Bode Miller

Bode Miller struggles in Bormio downhill (video)

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Bode Miller had set himself up for success in Bormio, Italy, taking second and fifth in training runs at an Alps town where he’s historically flourished.

But Miller simply ran out of gas in a foggy, snowy World Cup downhill race Sunday. The five-time Olympic medalist finished 35th, well behind Norwegian winner Aksel Lund Svindal.

“This wasn’t good for my confidence,” Miller said, according to The Associated Press. “But my skiing was fine.”

Svindal prevailed by .39 of a second over Austrian Hannes Reichelt. Canadian Erik Guay was third.

Svindal, the world champion and World Cup overall leader, won his 25th career World Cup race, fourth this season and second downhill this season. He’s looking like the Olympic gold-medal favorite in the downhill and the super-G.

“Things are going well this season,” Svindal said, according to Agence France-Presse. “I am still in top form. There is always a risk with what bib you get for the race.”

The men’s Alpine skiing World Cup continues with a slalom in Bormio on Jan. 6.

Miller, 36, entered Bormio with momentum from fifth- and eighth-place finishes in speed races in Val Gardena last weekend. He placed outside the top 25 for the first time in seven speed races this season. A pair of his skis — for giant slalom — were stolen from under his motor home overnight, adding to the frustration.

“Unfortunately, now looking at this, it was an omen for how the day was going to go,” said Miller’s wife, Morgan, according to the AP. “He’s figuring it out for Sochi, and that’s all that matters.”

It was not his day in Bormio, but another American posted the third top-10 of his career.

Travis Ganong, 25, was 10th, three spots lower than his career best in Bormio one year ago.

Bormio Downhill
1. Aksel Lund Svindal (NOR) 1:54.08
2. Hannes Reichelt (AUT) 1:54.47
3. Erik Guay (CAN) 1:54.59
4. Adrien Theaux (FRA) 1:54.97
5. Matthias Mayer (AUT) 1:55.04
6. Christof Innerhofer (ITA) 1:55.06
7. Didier Defago (SUI) 1:55.21
7. Guillermo Fayed (FRA) 1:55.21
9. Silvano Varettoni (ITA) 1:55.22
10. Travis Ganong (USA) 1:55.26
22. Marco Sullivan (USA) 1:55.89
35. Bode Miller (USA) 1:56.46
45. Jared Goldberg (USA) 1:56.96
46. Steven Nyman (USA) 1:57.07
58. Andrew Weibrecht (USA) 1:57.88
60. Bryce Bennett (USA) 1:58.07
DNF. Nick Daniels (USA)

Strange DQ in speed skating trials

NBC to air ‘More Than Gold’ documentary on Jesse Owens on Sunday (trailer)

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“More Than Gold: Jesse Owens and the 1936 Berlin Olympics,” a one-hour documentary on the track and field legend, will air on NBC on Sunday at 12:30 p.m. ET.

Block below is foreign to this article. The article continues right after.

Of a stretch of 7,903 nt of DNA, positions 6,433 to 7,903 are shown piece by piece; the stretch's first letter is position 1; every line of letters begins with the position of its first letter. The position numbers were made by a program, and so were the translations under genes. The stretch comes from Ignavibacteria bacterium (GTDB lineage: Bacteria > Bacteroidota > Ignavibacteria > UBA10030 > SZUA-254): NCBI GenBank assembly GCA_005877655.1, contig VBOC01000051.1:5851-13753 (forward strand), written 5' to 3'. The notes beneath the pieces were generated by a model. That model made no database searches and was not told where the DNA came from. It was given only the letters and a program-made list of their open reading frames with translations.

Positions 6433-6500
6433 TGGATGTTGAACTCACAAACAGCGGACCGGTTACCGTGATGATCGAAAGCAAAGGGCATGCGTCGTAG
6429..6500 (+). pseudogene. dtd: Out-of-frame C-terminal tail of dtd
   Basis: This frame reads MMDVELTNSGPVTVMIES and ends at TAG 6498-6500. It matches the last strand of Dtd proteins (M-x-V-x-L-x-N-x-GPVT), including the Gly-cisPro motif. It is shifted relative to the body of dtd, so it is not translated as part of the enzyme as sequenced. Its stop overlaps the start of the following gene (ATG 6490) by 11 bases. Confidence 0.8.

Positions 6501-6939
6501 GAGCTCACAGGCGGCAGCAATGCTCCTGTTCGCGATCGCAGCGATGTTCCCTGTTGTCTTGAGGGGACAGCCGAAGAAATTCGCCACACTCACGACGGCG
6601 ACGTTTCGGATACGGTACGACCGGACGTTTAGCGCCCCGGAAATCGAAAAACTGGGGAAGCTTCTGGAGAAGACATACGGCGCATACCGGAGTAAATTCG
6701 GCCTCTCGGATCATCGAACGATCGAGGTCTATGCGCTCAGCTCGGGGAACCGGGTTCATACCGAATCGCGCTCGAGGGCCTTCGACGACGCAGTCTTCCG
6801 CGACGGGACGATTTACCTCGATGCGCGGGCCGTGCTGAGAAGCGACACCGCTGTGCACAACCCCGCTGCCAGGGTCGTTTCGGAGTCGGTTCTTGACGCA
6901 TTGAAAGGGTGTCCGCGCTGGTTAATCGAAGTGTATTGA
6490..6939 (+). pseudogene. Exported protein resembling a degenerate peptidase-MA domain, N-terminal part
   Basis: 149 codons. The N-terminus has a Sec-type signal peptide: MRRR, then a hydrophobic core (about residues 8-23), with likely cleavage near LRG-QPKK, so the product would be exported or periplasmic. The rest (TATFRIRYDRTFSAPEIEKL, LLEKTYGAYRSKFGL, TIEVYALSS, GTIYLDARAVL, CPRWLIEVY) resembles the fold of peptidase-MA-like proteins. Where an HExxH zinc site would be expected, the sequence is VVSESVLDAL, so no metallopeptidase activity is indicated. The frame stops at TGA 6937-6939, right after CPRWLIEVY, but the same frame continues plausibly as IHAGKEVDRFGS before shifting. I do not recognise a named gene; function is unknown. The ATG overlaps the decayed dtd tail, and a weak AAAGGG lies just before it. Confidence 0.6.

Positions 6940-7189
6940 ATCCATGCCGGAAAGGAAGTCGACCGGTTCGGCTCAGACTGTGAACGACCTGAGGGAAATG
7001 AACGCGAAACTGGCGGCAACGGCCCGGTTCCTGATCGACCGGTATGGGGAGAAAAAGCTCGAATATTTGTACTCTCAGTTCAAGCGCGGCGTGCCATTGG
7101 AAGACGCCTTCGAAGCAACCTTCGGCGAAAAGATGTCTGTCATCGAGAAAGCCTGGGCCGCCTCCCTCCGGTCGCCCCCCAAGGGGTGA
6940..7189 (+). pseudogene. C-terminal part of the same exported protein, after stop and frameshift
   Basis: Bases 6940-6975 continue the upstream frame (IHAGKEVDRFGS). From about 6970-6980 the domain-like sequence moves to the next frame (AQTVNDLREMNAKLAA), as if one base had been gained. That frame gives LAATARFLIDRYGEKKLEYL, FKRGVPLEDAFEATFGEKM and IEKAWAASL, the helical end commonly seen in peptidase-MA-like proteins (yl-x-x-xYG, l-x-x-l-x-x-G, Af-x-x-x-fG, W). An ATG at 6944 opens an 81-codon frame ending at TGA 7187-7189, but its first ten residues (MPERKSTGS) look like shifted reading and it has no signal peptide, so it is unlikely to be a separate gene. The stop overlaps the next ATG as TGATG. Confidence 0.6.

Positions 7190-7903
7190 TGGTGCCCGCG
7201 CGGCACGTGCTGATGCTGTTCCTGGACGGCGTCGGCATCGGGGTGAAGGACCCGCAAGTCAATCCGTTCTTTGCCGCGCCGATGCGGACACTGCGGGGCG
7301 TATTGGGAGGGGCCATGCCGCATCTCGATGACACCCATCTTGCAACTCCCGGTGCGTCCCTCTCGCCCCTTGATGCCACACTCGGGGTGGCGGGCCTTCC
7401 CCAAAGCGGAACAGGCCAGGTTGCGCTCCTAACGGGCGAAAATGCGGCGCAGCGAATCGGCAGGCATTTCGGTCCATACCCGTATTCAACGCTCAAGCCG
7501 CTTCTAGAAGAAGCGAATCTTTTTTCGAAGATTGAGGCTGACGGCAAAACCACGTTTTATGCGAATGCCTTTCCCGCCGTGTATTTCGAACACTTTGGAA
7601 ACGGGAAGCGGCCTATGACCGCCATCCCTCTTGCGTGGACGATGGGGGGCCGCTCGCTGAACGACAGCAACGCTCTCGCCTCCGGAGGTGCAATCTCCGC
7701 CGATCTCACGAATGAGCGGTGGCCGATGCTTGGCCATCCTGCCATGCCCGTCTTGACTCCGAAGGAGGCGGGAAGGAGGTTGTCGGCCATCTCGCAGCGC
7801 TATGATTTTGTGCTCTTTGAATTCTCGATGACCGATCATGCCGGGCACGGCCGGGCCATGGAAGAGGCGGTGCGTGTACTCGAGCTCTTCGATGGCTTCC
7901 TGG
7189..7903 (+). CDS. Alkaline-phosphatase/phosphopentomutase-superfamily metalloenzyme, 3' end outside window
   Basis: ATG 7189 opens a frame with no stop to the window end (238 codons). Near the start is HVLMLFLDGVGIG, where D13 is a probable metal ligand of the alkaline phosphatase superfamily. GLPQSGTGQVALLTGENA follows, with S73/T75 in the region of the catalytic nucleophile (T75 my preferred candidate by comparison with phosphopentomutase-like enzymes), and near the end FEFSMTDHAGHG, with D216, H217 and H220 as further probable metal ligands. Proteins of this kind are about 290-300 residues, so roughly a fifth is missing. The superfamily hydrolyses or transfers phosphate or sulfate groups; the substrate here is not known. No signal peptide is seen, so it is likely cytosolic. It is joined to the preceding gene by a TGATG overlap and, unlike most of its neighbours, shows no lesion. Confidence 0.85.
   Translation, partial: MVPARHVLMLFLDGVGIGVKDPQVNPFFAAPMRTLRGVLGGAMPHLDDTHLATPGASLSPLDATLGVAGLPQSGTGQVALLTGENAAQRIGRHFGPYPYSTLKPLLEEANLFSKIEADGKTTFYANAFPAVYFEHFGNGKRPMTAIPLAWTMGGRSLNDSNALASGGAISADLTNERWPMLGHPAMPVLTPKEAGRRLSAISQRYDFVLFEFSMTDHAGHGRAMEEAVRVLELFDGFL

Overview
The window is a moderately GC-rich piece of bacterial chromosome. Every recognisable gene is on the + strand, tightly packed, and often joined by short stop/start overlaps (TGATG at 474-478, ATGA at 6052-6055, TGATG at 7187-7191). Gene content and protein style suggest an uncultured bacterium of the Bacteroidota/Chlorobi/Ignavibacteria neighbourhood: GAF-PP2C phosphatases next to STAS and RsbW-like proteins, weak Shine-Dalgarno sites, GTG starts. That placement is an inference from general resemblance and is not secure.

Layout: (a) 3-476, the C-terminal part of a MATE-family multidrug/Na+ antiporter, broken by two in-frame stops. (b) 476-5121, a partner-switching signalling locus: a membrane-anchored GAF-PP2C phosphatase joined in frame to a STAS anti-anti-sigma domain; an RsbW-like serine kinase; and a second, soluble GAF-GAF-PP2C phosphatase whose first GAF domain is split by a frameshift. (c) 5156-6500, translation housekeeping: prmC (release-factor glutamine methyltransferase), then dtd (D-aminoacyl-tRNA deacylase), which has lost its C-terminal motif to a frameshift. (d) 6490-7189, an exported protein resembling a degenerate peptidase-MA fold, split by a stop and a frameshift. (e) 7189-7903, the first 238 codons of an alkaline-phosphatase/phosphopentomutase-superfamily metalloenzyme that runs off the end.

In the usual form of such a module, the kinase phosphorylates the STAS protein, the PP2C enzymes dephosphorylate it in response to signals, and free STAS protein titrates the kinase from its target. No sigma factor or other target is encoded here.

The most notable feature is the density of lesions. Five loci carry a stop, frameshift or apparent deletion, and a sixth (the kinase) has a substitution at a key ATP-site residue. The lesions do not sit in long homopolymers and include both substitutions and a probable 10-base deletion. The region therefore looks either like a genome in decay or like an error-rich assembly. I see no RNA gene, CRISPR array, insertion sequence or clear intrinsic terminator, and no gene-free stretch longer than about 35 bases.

Morgan Freeman narrates the film on Owens, who won four gold medals at the Berlin Games in the face of Adolf Hitler and Nazi Germany.

Here’s a clip from the documentary.

“’More Than Gold’ will invite viewers inside the story of a pioneering athlete, who in the face of racial discrimination at home and the horrific theories and practices of Nazi Germany, performed at his best under immense pressure,” Mark Levy, Senior Vice President, Original Productions and Creative, NBC Sports Group, said in a press release. “Viewers will experience the Games through the compelling memories of Jesse’s surviving Olympic teammates, who were eye-witnesses to those events.”

“More Than Gold” includes interviews with Owens’ 1936 Olympic teammates swimmers Adolph Kiefer and Iris Cummings Critchell and canoeist John Lysak and Owens’ three daughters.

“Jesse Owens was the hero of every member of the 1936 Olympic team,” Kiefer said in a press release. “We all wanted him to win. We wanted him to win four medals. I’m just sorry it wasn’t five. He’s No. 1 and always will be.”

The film will also feature footage from the famous 1936 Olympic film “Olympia” from German director Leni Riefenstahl.

A feature-length film on Owens, “Race,” hits theaters on Feb. 19.

VIDEO: Three clips from ‘Race’ film about Jesse Owens

No consideration of postponing Olympics, IOC medical chief says

Rio Olympic Park
Rio 2016
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LONDON (AP) — Seeking to calm fears over the Zika outbreak, the IOC medical director tells The Associated Press that “everything that can be done is being done” to combat the virus in Brazil and provide safe conditions for athletes at the Olympics in Rio de Janeiro.

Dr. Richard Budgett says the International Olympic Committee is “absolutely not complacent” about the mosquito-borne virus, which has been linked to birth defects.

He says “our priority is to protect the health of the athletes, we do take it very seriously.”

Budgett says the outbreak should be kept “in perspective,” noting that world health authorities have not called for a restriction on travel to Brazil.

He says there has been no consideration of postponing or canceling the Olympics, which are scheduled from Aug. 5-21.

MORE: USOC to hire Zika specialists